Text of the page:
Capital Fringe 2014 Review: ‘Olizzia’

(Best of the Capital Fringe)

First-time playwright John Bavoso’s inventive and appealing script for Olizzia would make a terrific indie rom-com caper that would be a hit on the lesbian-and-gay film festival circuit.

(Left to right:) Alex Johnson (Olivia) and Stacy Mathison (Lizzie) in Olizzia at Capital Fringe 2014. Photo courtesy of Unicorn Wrangler Theatre Company.
(Left to right:) Alex Johnson (Olivia) and Stacy Mathison (Lizzie) in Olizzia at Capital Fringe 2014. Photo courtesy of Unicorn Wrangler Theatre Company.

Two ostensibly straight twenty-something young women, former college roommates, have booked separate rooms in a shitty hotel in Rio. They live in separate cities, so they take a vacation together each year—though it’s not at first clear why they would want to spend more than five minutes in each other’s company, since they bicker constantly, mainly about men.

Olivia (Alex Johnson), the nerdy one, has just broken up with her boyfriend of three years. She believes in commitment, wants a long-term relationship, and has zero interest in a fling with a hot Brazilian. Lizzie (Stacy Mathison), by contrast, is proudly promiscuous. She ridicules Olivia for spending her days in bed reading a book. Meanwhile Olivia ridicules Lizzie for jumping from cock to cock. Their tit-for-tat passive aggression gets pretty fierce, witty, and often very funny.

Not incidentally the novel Olivia is reading is about two ostensibly straight young men who fall for each other. The foreshadowing about where these two opposites-attract gal pals are headed—into a passionate romance—could not be more obvious, but that only makes how they get there all the more fascinating.

Audiences familiar with the Bechdel test will especially appreciate this play. The time the two women spend yammering about men functions counter-intuitively as queer foreplay, and the two end up talking quite revelatorily about themselves, each other, and what makes them soul mates.

There are lots of surprising plot twists, which I’ll not give away, because the show’s what’s-going-to-happen-next momentum is one of its major charms. (The two others are the bitchy badinage and the women’s eventual relationship insights.) Suffice it to say that the caper part of the story gets started when Olivia leaves Lizzie by herself in a bar and Lizzie gets picked up by a man who drug-rapes her and steals her passport.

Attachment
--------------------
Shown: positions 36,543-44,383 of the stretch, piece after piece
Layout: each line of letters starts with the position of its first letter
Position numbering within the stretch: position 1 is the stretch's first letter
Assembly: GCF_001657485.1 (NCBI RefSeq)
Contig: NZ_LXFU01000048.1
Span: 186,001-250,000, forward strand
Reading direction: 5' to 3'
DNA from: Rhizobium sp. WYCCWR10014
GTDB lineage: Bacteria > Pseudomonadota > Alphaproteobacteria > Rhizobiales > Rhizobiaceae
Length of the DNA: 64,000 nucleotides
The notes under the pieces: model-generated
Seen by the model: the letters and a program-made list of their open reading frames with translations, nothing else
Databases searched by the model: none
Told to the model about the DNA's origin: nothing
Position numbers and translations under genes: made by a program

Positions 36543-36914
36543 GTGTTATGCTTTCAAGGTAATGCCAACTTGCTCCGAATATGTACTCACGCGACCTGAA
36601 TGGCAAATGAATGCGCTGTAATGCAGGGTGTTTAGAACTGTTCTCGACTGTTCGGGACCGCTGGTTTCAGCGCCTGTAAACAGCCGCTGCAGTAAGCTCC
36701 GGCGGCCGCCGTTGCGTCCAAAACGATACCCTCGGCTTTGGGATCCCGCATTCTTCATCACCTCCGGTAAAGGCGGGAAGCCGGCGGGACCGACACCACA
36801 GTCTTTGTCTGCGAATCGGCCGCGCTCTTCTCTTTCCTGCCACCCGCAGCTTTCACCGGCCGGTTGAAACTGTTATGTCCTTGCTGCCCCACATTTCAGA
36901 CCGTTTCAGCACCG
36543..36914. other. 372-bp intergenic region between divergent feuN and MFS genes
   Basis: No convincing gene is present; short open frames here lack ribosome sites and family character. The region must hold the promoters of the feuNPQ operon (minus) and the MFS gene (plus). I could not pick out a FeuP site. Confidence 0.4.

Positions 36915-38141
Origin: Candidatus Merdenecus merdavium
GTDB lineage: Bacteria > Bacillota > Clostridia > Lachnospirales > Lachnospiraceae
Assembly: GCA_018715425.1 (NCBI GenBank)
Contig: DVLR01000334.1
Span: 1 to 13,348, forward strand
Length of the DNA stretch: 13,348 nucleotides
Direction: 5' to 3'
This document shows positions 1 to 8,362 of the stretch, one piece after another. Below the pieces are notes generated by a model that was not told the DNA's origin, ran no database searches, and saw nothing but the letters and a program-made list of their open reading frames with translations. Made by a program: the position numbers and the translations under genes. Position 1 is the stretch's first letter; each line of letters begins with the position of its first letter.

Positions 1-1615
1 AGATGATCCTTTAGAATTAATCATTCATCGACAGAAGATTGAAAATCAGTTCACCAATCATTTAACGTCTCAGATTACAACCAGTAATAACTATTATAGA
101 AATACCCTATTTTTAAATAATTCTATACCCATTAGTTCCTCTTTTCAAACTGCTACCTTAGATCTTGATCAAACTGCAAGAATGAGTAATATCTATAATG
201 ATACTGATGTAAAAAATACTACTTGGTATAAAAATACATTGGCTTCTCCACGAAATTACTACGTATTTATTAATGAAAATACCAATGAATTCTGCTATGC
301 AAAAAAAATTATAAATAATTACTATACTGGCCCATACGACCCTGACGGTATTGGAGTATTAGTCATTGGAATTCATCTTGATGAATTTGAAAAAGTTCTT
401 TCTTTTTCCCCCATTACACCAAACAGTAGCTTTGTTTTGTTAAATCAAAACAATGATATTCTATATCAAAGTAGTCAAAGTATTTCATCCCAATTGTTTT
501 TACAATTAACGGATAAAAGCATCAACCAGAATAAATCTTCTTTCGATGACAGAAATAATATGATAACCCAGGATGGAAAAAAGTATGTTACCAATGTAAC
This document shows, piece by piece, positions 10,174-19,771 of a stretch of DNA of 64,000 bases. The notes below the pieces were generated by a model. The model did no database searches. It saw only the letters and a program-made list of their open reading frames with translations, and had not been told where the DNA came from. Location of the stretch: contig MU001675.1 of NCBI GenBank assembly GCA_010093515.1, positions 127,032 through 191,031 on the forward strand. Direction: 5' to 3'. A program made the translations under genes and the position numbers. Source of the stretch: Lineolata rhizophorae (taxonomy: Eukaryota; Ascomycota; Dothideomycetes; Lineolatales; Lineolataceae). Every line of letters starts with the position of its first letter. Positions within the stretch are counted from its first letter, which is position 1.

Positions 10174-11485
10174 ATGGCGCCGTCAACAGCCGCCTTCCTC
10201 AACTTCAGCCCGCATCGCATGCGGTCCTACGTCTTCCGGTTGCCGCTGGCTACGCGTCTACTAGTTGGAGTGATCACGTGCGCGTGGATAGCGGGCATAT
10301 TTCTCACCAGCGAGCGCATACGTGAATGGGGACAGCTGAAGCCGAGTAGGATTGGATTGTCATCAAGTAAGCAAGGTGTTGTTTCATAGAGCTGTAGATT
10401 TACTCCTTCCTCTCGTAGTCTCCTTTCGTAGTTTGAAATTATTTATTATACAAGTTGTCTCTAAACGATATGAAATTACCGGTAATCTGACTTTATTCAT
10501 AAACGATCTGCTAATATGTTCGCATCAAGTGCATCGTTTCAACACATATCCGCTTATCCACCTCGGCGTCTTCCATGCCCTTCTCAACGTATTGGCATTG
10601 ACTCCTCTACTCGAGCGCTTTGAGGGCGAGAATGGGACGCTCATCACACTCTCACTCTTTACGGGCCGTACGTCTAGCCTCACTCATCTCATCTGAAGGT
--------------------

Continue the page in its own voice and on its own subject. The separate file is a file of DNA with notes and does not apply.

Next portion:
Said perpetrator turns out to be a service employee of the hotel, a mucho bad guy named Paul (Michael Schwartz). Olivia’s and Lizzie’s comeuppance/vengeance gets a crucial assist from another hotel employee, a goodhearted front-desk clerk named Trevor (Charles Lee).

The presentation by Unicorn Wrangler Theatre Company is ably directed by Schwarz, who turns the stage space in The Shop into a credible shitty hotel room and cleverly suggests a doorway with only a plain wood frame in which a doorknob dangles. Schwarz also keeps up the play’s lively pace despite long blackouts between scenes necessitated by costume and set changes. The actors’ evident opening night unsteadiness will surely improve during the run, as will audibility as they learn the space requires more projection.

Despite this production’s shortcomings (which are easily ignored), Olizzia is definitely a play worth seeing. And Bavoso is a playwright to watch out for.

Running Time: About one hour and 15 minutes.

Olizzia plays through July 26, 2014, at The Shop at Fort Fringe – 607 New York Avenue NW, in Washington, DC. For performance information and to purchase tickets, go to their Capital Fringe page.

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John Stoltenberg
John Stoltenberg writes both reviews and his Magic Time! column, which he named after that magical moment between life and art just before a show begins. In it, he explores how art makes sense of life—and vice versa—as he reflects on meanings that matter in the theater he sees. Decades ago, in college, John began writing, producing, directing, and acting in plays. He continued through grad school—earning an M.F.A. in theater arts from Columbia University School of the Arts—then lucked into a job as writer-in-residence and administrative director with the influential experimental theater company The Open Theatre, whose legendary artistic director was Joseph Chaikin. Meanwhile, his own plays were produced off-off-Broadway, and he won a New York State Arts Council grant to write plays. Then John’s life changed course: He turned to writing nonfiction essays, articles, and books and had a distinguished career as a magazine editor. But he kept going to the theater, the art form that for him has always been the most transcendent and transporting and best illuminates the acts and ethics that connect us. He tweets at @JohnStoltenberg.


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